"Yeah, I guess," replied Quil, who took it and left as fast as humanly—or wolfily—possible. He walked slowly back towards the woods, enjoying the fresh air. Sometimes being inside just felt too confining, like he was boxed in.
"You dumb bitch!" came a cry from the back of the lot, shattering the peace. Quil jogged around the corner and saw Leah facing off with John and Thomas. Thomas was clutching his hand over his eye.
Leah reached down and Quil saw that Mary Crow was lying there. Mary ignored Leah's hand and stood up on her own. Quil saw a hurt look flash across Leah's face before she turned back around to John and Thomas.
"This is none of your business, Leah," said Mary, coldly.
"But he pushed you down," she replied. "You can't just let him do that."
"It was my fault," Mary said, "I lost my balance." She rubbed her arm where a bruise was forming.
"Mary, I saw him hit you."
Mary looked away.
"If you weren't such a dyke, Leah, maybe you would know how to keep a man," smirked John.
Leah responded by kicking him in the balls—not as hard as she could have, but hard enough to hurt. John fell to his knees.
Before Leah could turn around and catch him watching, Quil backed up around the side of the building and sat down on the front steps. He pulled his soda out of the bag and fiddled with the ring on top. It's not that Quil didn't like Leah, it's more that he was too intimidated by her to be anything but intimidated by her. He liked joking around and teasing Jacob and Embry and sometimes even Jared and Paul, but Leah was different. She spoke with real anger and used words to hurt.
Leah came stalking around the corner, a cigarette dangling from her lips. She stopped and pulled a lighter from her pocket. The flame shook a little but she managed to get her cigarette lit. She took a huge drag and leaned back against the wall of the building.
"Hey, Leah," said Quil, figuring she was going to find out anyways. "I saw what you did back there—that was cool."
"Whatever," Leah replied, exhaling smoke. She didn't look at him.
Quil didn't know what to say, so he stood up. "Well, I guess I'll see you around," he said and started walking towards the road.
He got a few paces before the image of Leah's hurt face flashed before him. He turned around and saw the slightest glimmer of moisture in Leah's eyes. Quil walked back.
"Now what?" snarled Leah.
"Here," said Quil, holding out the soda. "I thought you might want this."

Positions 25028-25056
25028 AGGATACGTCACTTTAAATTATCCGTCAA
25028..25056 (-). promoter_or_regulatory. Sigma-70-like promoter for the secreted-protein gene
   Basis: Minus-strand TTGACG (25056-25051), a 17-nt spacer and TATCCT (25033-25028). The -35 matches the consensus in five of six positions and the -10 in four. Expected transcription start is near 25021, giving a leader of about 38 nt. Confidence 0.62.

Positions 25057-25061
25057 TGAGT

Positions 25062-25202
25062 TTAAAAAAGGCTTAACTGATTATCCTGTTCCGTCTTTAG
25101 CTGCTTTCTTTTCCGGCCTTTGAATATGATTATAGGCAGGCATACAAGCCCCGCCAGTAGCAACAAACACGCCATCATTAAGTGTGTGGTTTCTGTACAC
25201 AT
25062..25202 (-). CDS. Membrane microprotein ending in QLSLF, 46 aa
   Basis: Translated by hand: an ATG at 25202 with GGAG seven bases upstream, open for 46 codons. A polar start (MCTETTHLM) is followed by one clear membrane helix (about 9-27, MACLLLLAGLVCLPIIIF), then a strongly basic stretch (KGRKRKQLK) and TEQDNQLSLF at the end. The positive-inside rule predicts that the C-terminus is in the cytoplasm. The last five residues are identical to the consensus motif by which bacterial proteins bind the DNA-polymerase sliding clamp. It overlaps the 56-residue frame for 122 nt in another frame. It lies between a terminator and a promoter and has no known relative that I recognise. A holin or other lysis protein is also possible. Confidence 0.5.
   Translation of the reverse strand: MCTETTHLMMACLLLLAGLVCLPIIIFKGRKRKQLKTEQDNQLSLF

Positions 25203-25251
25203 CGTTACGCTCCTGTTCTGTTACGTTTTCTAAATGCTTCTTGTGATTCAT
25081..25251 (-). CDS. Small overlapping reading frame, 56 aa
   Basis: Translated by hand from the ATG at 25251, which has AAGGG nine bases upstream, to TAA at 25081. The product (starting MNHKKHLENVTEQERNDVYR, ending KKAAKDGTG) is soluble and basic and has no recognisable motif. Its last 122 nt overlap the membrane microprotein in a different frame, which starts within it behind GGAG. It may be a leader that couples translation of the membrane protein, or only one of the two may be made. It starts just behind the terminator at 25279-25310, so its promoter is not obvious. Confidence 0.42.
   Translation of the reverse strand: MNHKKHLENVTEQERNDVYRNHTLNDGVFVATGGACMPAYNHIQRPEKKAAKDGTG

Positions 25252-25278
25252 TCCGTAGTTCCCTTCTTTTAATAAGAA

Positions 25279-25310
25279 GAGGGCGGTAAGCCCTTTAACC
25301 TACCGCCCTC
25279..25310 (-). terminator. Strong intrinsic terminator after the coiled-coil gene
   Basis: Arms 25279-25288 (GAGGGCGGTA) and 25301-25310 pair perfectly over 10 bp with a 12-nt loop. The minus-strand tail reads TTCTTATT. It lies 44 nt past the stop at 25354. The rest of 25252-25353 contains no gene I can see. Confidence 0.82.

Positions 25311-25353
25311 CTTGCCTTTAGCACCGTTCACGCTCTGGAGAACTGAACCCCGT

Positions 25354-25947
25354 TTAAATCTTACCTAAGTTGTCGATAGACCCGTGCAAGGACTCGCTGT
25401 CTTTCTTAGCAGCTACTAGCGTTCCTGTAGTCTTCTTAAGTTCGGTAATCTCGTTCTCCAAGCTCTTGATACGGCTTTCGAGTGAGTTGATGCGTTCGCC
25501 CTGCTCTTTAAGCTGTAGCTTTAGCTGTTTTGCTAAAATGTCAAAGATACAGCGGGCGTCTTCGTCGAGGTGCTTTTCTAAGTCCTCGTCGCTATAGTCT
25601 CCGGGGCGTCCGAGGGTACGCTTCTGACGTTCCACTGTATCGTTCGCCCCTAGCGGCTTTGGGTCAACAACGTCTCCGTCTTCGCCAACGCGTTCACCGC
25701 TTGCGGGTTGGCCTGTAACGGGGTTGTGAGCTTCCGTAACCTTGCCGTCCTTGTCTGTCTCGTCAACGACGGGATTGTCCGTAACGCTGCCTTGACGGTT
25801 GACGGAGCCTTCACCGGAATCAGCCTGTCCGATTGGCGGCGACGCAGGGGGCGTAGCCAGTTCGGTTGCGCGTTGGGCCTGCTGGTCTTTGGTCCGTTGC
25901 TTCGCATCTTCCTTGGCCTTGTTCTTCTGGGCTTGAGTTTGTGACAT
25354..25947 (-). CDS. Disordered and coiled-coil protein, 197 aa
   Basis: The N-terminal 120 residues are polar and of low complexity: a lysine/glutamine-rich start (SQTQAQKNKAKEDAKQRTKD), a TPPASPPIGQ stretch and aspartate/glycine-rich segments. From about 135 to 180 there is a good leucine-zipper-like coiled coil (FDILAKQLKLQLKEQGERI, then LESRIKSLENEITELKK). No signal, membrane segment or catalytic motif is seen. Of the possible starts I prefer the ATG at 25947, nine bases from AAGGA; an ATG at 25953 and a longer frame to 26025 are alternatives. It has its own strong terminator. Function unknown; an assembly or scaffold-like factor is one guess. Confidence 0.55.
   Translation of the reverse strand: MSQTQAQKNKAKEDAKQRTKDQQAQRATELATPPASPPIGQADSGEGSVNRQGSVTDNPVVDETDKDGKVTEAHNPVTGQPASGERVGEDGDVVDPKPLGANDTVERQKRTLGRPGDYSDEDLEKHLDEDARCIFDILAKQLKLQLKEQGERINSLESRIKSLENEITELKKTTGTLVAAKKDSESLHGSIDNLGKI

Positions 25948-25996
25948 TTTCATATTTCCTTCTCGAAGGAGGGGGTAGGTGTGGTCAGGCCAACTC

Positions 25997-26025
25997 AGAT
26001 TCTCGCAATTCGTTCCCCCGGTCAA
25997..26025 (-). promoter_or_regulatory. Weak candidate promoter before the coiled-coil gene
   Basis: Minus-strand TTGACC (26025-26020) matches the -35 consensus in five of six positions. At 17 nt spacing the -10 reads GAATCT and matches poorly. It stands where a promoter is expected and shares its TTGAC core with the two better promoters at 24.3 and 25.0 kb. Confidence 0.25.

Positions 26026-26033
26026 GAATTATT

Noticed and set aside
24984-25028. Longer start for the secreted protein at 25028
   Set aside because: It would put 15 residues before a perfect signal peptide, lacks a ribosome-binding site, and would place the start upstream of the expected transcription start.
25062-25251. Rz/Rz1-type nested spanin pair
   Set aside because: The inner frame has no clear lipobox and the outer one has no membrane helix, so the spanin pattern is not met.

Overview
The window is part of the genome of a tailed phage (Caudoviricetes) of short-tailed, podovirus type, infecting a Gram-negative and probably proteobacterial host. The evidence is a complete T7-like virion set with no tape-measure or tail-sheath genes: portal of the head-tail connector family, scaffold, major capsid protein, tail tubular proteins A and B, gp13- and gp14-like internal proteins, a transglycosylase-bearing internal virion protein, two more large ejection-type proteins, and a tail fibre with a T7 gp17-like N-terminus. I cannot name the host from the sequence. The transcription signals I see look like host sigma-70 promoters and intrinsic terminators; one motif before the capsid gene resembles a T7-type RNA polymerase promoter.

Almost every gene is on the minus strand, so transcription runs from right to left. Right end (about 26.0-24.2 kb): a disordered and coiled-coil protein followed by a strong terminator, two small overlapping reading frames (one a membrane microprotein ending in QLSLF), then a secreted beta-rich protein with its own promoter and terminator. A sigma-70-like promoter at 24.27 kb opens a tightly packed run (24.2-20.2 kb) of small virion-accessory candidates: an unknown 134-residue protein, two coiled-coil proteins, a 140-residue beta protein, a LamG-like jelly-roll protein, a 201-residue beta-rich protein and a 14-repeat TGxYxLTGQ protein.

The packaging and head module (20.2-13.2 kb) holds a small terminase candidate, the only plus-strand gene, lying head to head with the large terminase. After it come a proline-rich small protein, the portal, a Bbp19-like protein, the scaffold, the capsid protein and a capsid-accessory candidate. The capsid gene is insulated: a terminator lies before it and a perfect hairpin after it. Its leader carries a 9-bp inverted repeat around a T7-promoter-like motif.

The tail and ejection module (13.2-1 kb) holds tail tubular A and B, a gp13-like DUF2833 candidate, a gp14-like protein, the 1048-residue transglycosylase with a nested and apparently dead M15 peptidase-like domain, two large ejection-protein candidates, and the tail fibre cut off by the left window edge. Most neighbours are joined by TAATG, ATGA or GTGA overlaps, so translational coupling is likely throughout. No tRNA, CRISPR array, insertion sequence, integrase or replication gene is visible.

Leah looked at the can of Coke. Silently, she reached out and took it.
Quil waited for her to say something but she just took another drag on her cigarette, so he turned around and walked away again. He didn't feel like running anymore, so he walked along the side of the main road, thinking maybe somebody would drive by and he could hitch a ride. Quil got about half a mile before he heard gravel crunching behind him he turned to see Leah jogging up.
She slowed as she reached him.
"Hey," Leah said.
"Hey," Quil replied.
"So, my mom kind of ditched me in the parking lot."
"Yeah. She said I was quote being difficult unquote." Leah rolled her eyes. "So—are you going to try and hitch a lift back to town?"
"I guess," said Quil. "I don't really feel like phasing." He shrugged. "Besides, I'd look really stupid carrying this milk in my mouth."
"Do you mind if I walk with you?" Leah asked, not quite meeting his eyes.
Quil tried but was unable to keep the surprise from his face. "With me?" he asked.
Leah turned to walk away. "Forget it," she said, "I'll cut through the woods."
"No, wait!" said Quil, and he put his hand on her shoulder. "It will be way easier to get a ride if I'm with a hot chick."
She gave him a weak smile. "Shut up, Ateara," she said. But Quil could tell she didn't mean it. They walked in companionable silence for a while. A couple of cars passed by but neither Quil nor Leah felt the need to flag them down.
Leah pulled out another cigarette.
"Did I tell you about the time Jacob and Embry tried smoking?" Quil asked her.
She laughed—a genuine laugh. Quil grinned.
A familiar orange truck passed by them and Quil waved as Bella Swan drove on deeper into La Push.
"But let me tell you something else, first," said Quil. "Do you want to hear what Embry is going to have to do at the next pack meeting?"